Sunday, January 29, 2012

An Ukrainian kind of breakfast

 The other day, when I asked you for recipes involving ricotta, a few of you gave me your input. (Thanks so much, I love to try new things). Anna started talking about some kind of Ukrainian pancakes and I was sold. So, I followed the instructions carefully, and wow. Syriniki are truly delicious. They reminded me of a scone, except they are creamy, cheesy, inside, without being too liquid. We ate them with powder sugar, honey, and lemon curd. But I can see how the clotted cream and raspberry jam or fresh fruit can add to the flavor. Also, they were super easy to make. I am usually *afraid* of messing up food that has to be fried (deep or not) since I am always burning stuff. But these were a piece of cake. They are a traditional breakfast or dessert in Russia, Belarus, Ukraine, Lithuania and Poland where sometimes quark is used instead of ricotta. In Russia they are called tvorozhniki (творо́жники). And you know how I love to know the origin of words, so here you go:  

"The name syrniki is derived from the word сыр in Russian or  сир in Ukrainian  (pronnouced: syr), meaning "cheese" in both languages. Although the modern meaning of the word сыр (syr) in Russian is hard yellow cheese, the original word in Slavic languages stood for soft white cheese (similar to today's quark cheese, which is still called сир in Ukrainian but metamorphosed into творог, tvorog in Russian). Thus, the word syrniki, derived from the old meaning of syr, came to designate pancakes made from soft white cheese."*
 So now comes Anna's recipe. I just adjusted the quantities to what I had (250 gr. Ricotta, 1 egg, 2 spoons flour, pinch of salt, 1 spoon sugar, raisins).

2 lb (~1 kg) ricotta cottage cheese
3 eggs
sugar, salt (to taste)
4-5 spoons flour (in my experience, you need more like 7 spoons, but start with 4 and see how it goes)
raisins (soak in hot water to soften, then drain).

What you should do

Mix together ricotta, eggs, sugar, and salt. Add flour one spoon at a time, while stirring. Add raisins.
On a large frying pan, heat up some oil (canola oil works well, but any kind will do). You will need a lot of oil for this recipe, as the pancakes are almost deep-fried. Using a table spoon, dole out mixture onto frying pan into pancake-size portions. Make sure they don't stick to each other. If the pancakes seem too liquid (they spread out too much, or fall apart when you try to turn them over), then you need to add more flour. But don't add too much because then they will be too heavy. Fry pancakes on one side till brown (but not burnt, which sometimes is hard to distinguish), and flip them over. Add oil as necessary between batches.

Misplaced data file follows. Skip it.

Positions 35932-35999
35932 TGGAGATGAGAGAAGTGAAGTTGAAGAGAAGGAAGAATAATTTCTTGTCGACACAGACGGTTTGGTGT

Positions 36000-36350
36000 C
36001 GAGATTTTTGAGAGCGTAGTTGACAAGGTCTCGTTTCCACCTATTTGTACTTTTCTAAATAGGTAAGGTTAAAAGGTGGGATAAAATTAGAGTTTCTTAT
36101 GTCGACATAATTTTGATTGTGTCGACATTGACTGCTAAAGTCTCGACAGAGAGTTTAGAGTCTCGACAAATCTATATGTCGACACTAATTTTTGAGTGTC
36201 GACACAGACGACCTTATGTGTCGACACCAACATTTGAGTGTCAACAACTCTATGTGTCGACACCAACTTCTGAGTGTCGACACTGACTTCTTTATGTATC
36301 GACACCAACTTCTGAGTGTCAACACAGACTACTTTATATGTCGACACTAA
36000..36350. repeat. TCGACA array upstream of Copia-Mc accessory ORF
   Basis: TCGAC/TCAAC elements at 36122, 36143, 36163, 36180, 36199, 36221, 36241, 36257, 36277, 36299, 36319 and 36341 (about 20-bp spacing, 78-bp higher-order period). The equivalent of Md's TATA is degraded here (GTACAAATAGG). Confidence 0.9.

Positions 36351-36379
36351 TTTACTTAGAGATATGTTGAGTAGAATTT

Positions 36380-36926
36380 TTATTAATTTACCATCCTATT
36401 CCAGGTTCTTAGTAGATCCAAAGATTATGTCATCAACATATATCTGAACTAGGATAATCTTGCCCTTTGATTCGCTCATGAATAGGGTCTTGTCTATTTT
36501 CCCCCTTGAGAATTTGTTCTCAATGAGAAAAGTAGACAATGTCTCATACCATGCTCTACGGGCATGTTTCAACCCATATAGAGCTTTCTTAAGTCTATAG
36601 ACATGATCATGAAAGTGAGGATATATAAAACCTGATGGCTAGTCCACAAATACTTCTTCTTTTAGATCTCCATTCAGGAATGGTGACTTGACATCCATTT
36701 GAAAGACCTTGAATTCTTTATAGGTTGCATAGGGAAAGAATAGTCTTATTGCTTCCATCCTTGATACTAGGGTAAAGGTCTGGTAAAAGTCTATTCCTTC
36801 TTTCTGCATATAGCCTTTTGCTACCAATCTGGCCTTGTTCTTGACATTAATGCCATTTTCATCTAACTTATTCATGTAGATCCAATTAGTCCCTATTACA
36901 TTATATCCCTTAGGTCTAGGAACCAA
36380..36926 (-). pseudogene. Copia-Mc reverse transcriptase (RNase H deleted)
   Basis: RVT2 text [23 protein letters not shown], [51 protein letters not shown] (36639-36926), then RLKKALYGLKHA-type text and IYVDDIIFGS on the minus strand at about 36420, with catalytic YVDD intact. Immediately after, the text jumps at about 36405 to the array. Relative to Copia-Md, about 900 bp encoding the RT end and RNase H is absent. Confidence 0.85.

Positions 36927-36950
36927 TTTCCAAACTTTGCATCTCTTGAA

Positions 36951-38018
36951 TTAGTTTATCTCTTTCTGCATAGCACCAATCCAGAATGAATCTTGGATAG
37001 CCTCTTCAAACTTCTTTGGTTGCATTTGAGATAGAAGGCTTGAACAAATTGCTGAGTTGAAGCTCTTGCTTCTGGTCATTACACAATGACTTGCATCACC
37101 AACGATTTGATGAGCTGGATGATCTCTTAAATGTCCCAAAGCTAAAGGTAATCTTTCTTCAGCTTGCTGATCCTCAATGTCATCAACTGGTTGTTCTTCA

Best served with sour cream. I like to eat them for breakfast, lunch, dinner, and as a snack. In other words, this recipe comes highly recommended!

* Source


  1. ¡Qué ricooo y no he desayunado! Están excelentes me encanta la ricotta y tampoco tengo muchas ideas al respecto. Qué bueno que te había sobrado mucha. :)

    1. Intentalo, quedan buenisimas. Sobretodo con mermelada, porque el relleno es cremosito.

  2. Amanda,
    He recibido un hermoso regalo de mi suegra en el que podré intentar esta receta... para que veas que la suegra las piensa todas, ah?! Una sarten! jejejejeeje
    Feliz fin de semana!

    1. Que bien ! A estrenar la sartén, que linda tu suegra !

  3. Aaah you made them! And they look just like how they are supposed to look! I'm glad the recipe worked and that you liked them. :)

    1. And also, I'm loving that you paired syrniki with my favorite flower, tulip. Just, perfect.

    2. Thanks for the recipe , they wre sooo good ! And I am glad they look like they should I was not sure, but then I tasted them and they were so good so I figured I must have gotten it right(I was actually impressed, something so simple and yet unexpected).
      I also love tulips :p aren't they beautiful ? And I thought the photo needed a bit of color hehe.


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